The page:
I don't know what building type (terrace or semi) you have, but in my situation of living in a terraced house, for electricity and gas combined my energy bills are currently around £800 a year if I use my wood burning stove in which I burn free (clean) scavenged wood (living near to extensive woodlands to source windblown and dead wood from helps). I plan on a particulate filter at some point to help with air quality, and on solar panels too at some point.

It's hard to know what's going to happen, to do with 'greening up' the UK might end up dragging behind other countries in the future, depending on who is in power, which leaves me feeling like (as far as myself goes) a personal approach is one thing it's possible to be certain of.


Post edited at 14:10
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Lusk - on 15 May 2017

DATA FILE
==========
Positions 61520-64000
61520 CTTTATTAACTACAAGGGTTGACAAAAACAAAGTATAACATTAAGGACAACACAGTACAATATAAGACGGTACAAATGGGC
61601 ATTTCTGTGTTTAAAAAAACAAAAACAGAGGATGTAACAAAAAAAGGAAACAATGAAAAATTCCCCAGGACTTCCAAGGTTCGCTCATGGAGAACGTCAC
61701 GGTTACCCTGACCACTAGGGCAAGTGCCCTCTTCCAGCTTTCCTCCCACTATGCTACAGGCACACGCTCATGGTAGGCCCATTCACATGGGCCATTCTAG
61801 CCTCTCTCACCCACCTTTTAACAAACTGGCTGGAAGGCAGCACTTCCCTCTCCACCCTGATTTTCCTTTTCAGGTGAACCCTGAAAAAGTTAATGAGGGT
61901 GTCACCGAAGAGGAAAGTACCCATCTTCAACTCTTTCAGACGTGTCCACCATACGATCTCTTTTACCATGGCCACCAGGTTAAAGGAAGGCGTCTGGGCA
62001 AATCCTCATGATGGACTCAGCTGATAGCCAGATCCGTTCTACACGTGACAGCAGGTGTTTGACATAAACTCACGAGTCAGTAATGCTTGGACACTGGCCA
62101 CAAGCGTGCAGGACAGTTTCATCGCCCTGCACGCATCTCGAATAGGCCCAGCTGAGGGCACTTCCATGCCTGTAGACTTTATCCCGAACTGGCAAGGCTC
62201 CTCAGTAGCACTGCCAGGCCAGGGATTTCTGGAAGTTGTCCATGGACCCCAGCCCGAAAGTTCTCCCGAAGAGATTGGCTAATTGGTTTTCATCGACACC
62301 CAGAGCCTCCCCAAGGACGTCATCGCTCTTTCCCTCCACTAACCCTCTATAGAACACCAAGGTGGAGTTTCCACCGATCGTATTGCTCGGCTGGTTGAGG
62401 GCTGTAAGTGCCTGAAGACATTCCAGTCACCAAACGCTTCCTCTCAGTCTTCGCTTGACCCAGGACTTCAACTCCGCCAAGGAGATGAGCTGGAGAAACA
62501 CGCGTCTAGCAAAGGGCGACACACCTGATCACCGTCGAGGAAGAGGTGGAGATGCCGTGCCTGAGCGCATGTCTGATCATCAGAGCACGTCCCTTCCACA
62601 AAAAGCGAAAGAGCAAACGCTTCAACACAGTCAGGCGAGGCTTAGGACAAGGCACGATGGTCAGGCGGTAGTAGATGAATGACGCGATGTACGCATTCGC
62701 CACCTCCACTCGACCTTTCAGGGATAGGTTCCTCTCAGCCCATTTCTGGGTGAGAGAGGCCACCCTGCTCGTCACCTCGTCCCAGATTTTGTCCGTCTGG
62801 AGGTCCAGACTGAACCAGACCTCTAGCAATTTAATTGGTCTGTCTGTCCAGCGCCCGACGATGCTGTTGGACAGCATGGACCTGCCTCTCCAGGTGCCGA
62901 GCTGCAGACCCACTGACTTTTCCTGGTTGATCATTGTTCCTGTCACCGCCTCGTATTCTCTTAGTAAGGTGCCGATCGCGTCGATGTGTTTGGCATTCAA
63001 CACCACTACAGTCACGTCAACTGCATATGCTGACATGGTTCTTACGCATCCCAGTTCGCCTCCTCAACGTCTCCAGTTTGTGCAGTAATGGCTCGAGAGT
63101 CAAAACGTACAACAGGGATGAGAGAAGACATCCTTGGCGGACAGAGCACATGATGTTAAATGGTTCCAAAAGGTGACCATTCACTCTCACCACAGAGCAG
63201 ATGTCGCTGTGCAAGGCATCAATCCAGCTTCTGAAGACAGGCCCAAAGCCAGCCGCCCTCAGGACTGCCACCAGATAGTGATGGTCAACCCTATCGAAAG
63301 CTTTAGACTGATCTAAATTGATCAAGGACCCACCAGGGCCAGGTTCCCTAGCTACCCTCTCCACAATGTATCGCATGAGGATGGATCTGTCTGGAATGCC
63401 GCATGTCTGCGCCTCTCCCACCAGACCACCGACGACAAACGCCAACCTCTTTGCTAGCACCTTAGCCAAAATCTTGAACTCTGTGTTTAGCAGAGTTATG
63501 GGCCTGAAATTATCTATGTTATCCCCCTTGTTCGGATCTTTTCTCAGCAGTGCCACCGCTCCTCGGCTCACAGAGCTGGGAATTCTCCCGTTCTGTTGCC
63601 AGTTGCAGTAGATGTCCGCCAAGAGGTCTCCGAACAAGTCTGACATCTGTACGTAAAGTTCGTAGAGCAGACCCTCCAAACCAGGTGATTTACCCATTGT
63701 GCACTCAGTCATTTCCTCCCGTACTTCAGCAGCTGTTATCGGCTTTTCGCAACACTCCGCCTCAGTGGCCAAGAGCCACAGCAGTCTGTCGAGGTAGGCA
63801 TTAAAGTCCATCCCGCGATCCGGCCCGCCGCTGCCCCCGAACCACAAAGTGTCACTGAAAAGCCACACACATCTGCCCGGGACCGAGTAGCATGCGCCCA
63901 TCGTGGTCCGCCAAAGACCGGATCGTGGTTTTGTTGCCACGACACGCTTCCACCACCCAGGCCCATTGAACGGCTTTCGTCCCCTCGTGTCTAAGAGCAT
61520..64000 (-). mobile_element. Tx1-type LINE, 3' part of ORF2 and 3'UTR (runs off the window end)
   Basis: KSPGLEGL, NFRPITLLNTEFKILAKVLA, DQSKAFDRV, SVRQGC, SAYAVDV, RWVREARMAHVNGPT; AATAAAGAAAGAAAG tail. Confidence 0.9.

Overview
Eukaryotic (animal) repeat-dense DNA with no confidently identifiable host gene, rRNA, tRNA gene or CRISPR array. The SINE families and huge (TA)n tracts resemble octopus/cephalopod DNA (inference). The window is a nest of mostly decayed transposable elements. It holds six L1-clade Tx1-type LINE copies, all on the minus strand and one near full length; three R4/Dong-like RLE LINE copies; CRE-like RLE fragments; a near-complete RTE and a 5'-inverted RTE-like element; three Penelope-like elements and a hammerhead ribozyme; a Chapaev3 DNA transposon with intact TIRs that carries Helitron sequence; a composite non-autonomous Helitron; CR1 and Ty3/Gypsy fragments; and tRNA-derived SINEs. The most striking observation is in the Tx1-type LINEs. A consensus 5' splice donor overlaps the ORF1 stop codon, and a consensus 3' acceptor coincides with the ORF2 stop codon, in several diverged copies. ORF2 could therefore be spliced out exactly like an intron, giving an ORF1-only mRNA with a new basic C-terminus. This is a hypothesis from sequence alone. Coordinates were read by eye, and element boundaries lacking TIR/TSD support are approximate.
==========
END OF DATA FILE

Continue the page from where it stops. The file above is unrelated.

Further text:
In reply to AllanMac:

> Like oil, gas is finite.

http://www.biogas-info.co.uk/

There's enough shit in this country to fuel this option
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Tony Jones - on 15 May 2017
In reply to TheHorroffice:

Very interesting discussion.

I'm interested in the rationale of the phantom disliker(s) in this thread though. Surely, if you disagree with a statement, it might be more constructive to explain why rather than just click a button?
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Timmd on 15 May 2017
In reply to Tony Jones:

I wonder if somebody's finger slipped?
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stevieb - on 15 May 2017
In reply to Tony Jones:
> Very interesting discussion. I'm interested in the rationale of the phantom disliker(s) in this thread though. Surely, if you disagree with a statement, it might be more constructive to explain why rather than just click a button?

Well that's blooming cunning.
I've seen enough episodes of Scooby doo, to know that this means you are almost definitely the phantom disliker, and just trying to throw people off the scent.

Re gas - I've heard that new houses will not be built with gas connections from 2020, and will have super dooper insulation. but I think that has been an aspiration for quite a few years now.